back 53 James Van Hise, “Superheroes: The Language That Jack Kirby Wrote,” Comics Feature #34, March-April 1985.

back 54 Gary Groth, conducted in summer of 1989, The Comics Journal #134, February 1990.

back 55 Ken Viola, “Jack Kirby – The Master of Comic Book Art,” transcript of his interview of Kirby for the film, The Masters of Comic Book Art, conducted February, 1987. Published in The Jack Kirby Collector #7, October 1995.

back 56 James Van Hise, “Superheroes: The Language That Jack Kirby Wrote,” Comics Feature #34, March-April 1985.

back 57 Gary Groth, conducted in summer of 1989, The Comics Journal #134, February 1990.

back 58 Shop Talk, Jack Kirby interviewed by Will Eisner, Will Eisner’s Spirit Magazine 39, July 1982.

back 59 Mark Hebert, conducted early 1969, appeared in The Nostalgia Journal #30, November 1976, and #31, December 1976.

back 61 Mark Hebert, conducted early 1969, appeared in The Nostalgia Journal #30, November 1976, and #31, December 1976.

back 62 Mark Borax interview, Comics Interview #41, 1986.

back 63 Gary Groth, conducted in summer of 1989, The Comics Journal #134, February 1990.

back 64 Mark Borax interview, Comics Interview #41, 1986.

back 65 San Diego Golden State Comic-Con panel, 1 August 1970, printed in The Jack Kirby Collector #57, Summer 2011.

back 66 Gary Groth, conducted in summer of 1989, The Comics Journal #134, February 1990.

back 67 Leonard Pitts, Jr., conducted in 1986 or 1987 for a book titled “Conversations With The Comic Book Creators”. Posted on The Kirby Effect: The Journal of the Jack Kirby Museum & Research Center.

back 68 Gary Groth, conducted in summer of 1989, The Comics Journal #134, February 1990.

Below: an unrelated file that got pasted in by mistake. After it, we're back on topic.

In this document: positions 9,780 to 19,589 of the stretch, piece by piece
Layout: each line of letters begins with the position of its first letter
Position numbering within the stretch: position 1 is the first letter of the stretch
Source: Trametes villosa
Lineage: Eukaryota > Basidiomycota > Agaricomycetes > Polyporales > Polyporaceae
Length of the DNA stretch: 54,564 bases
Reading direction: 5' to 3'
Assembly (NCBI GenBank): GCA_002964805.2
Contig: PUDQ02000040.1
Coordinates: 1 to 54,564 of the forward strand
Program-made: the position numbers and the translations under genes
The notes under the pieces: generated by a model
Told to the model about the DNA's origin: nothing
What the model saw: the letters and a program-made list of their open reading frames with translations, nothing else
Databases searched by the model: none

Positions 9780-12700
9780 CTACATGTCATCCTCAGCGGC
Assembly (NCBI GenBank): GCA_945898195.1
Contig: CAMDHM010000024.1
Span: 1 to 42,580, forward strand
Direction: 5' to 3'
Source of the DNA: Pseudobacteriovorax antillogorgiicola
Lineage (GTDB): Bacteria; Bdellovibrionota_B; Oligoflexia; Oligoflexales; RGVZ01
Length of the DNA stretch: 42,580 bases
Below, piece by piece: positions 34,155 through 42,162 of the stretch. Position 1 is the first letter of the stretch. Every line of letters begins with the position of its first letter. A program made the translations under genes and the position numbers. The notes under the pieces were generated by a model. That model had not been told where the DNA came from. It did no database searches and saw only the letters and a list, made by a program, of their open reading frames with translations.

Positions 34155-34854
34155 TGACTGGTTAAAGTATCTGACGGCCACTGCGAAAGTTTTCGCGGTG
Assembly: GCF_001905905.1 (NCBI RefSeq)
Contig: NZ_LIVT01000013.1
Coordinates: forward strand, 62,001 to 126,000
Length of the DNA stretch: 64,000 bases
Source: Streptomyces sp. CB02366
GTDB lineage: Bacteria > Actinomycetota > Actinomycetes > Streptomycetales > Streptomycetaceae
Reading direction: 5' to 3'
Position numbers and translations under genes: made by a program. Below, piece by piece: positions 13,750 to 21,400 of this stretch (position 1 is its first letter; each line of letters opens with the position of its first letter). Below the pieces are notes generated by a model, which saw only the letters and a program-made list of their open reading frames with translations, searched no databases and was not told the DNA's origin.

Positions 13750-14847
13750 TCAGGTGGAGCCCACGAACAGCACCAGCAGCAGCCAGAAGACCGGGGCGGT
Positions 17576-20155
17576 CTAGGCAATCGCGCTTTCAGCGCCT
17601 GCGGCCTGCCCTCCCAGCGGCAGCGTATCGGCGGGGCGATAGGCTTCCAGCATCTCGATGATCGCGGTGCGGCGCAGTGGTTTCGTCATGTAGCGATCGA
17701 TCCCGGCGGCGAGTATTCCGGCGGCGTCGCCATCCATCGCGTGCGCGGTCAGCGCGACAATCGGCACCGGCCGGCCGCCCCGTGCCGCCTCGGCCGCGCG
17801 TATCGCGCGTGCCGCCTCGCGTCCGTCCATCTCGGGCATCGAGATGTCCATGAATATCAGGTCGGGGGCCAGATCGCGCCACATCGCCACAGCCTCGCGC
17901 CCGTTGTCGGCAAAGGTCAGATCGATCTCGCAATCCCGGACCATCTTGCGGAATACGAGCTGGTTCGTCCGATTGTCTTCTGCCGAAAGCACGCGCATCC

The Summer of Jack by Chuck Greaves

Posted in General.

Chuck Greaves recently reached out to the Kirby Museum to offer his October 2012 essay for re-posting here. Chuck is an accomplished writer of legal mysteries and literary fiction. Thank you, Chuck, not only for sharing the essay but also sending along the additional photos. – Rand Hoppe

For most Americans of a certain age, the summer of 1968 is viewed as a kind of dark chasm that yawned between the Summer of Love and the Summer of Woodstock. It was, after all, the summer of Martin, the summer of Bobby. Of My Lai and Biafra. It marked the rise of Nixon and the fall of Prague Spring.  It hosted the Chicago Convention.

For me, the dog days of 1968 evoke different memories, fonder memories, and none more enduring than the memory of my improbable audience with the King.

Iron Man, X-Men, the Incredible Hulk, the Fantastic Four. It was these Ektachrome heroes of today’s CG cinema who formed the warp and weft of my boyhood narrative, their parallel universe of lantern-jawed heroes, buxom damsels and, of course, evil villains bent on world conquest the golden latchkey for a yearning pre-teen fettered to the terrestrial orthodoxy of 1960’s Levittown.

Captain America, the Avengers, the Mighty Thor, the Silver Surfer. Conflicted but righteous, misunderstood yet unerring, they and countless other pulp paladins all sprung fully-formed from the sharpened No. 2 pencil of one man, who today is acknowledged, posthumously, as the greatest pencil artist in comic book history. I’m speaking now of the King of Comics, Jack Kirby.

And all I wanted was his autograph.

It was in 1968, that tumultuous summer of my twelfth year, that my pal Jimmy and I hauled out the Nassau County phone book and started paging through the K’s. We’d reasoned that if Marvel Comics was headquartered on Madison Avenue, then some of the artists must surely ride the Long Island Railroad to work just like our fathers. Just like ordinary mortals.

We found several possibilities — Johns, Jacks and J’s — and I wrote to all of them, effusive in my adulation, and humble, or so I’d hoped, in my request for a signed photograph. I posted the letters and waited.

A week passed, two weeks. My attention, meanwhile, had wandered to the more prosaic diversions of a Levittown summer. The Village Green swimming pool. Curb-ball. Ringalevio. The not-yet-amazin’ Mets.